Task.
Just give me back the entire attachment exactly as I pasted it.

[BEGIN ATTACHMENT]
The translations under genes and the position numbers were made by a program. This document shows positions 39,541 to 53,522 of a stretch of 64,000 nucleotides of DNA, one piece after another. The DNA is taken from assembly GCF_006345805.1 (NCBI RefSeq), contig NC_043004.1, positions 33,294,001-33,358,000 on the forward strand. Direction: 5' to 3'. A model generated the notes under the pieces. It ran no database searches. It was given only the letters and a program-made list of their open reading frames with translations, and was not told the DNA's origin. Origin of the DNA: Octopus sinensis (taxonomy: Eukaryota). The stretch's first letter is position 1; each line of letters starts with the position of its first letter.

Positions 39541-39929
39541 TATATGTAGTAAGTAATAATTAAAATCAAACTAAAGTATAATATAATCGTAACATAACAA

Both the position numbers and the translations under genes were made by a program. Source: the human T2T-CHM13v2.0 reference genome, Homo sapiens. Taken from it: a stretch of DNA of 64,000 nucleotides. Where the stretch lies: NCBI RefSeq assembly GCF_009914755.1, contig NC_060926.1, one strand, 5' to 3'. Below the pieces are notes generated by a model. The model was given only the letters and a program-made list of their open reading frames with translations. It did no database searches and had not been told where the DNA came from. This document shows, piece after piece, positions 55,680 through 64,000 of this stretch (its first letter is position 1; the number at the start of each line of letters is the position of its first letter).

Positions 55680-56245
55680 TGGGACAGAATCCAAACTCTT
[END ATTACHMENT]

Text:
The translations under genes and the position numbers were made by a program. This document shows positions 39,541 to 53,522 of a stretch of 64,000 nucleotides of DNA, one piece after another. The DNA is taken from assembly GCF_006345805.1 (NCBI RefSeq), contig NC_043004.1, positions 33,294,001-33,358,000 on the forward strand. Direction: 5' to 3'. A model generated the notes under the pieces. It ran no database searches. It was given only the letters and a program-made list of their open reading frames with translations, and was not told the DNA's origin. Origin of the DNA: Octopus sinensis (taxonomy: Eukaryota). The stretch's first letter is position 1; each line of letters starts with the position of its first letter.

Positions 39541-39929
39541 TATATGTAGTAAGTAATAATTAAAATCAAACTAAAGTATAATATAATCGTAACATAACAA

Both the position numbers and the translations under genes were made by a program. Source: the human T2T-CHM13v2.0 reference genome, Homo sapiens. Taken from it: a stretch of DNA of 64,000 nucleotides. Where the stretch lies: NCBI RefSeq assembly GCF_009914755.1, contig NC_060926.1, one strand, 5' to 3'. Below the pieces are notes generated by a model. The model was given only the letters and a program-made list of their open reading frames with translations. It did no database searches and had not been told where the DNA came from. This document shows, piece after piece, positions 55,680 through 64,000 of this stretch (its first letter is position 1; the number at the start of each line of letters is the position of its first letter).

Positions 55680-56245
55680 TGGGACAGAATCCAAACTCTT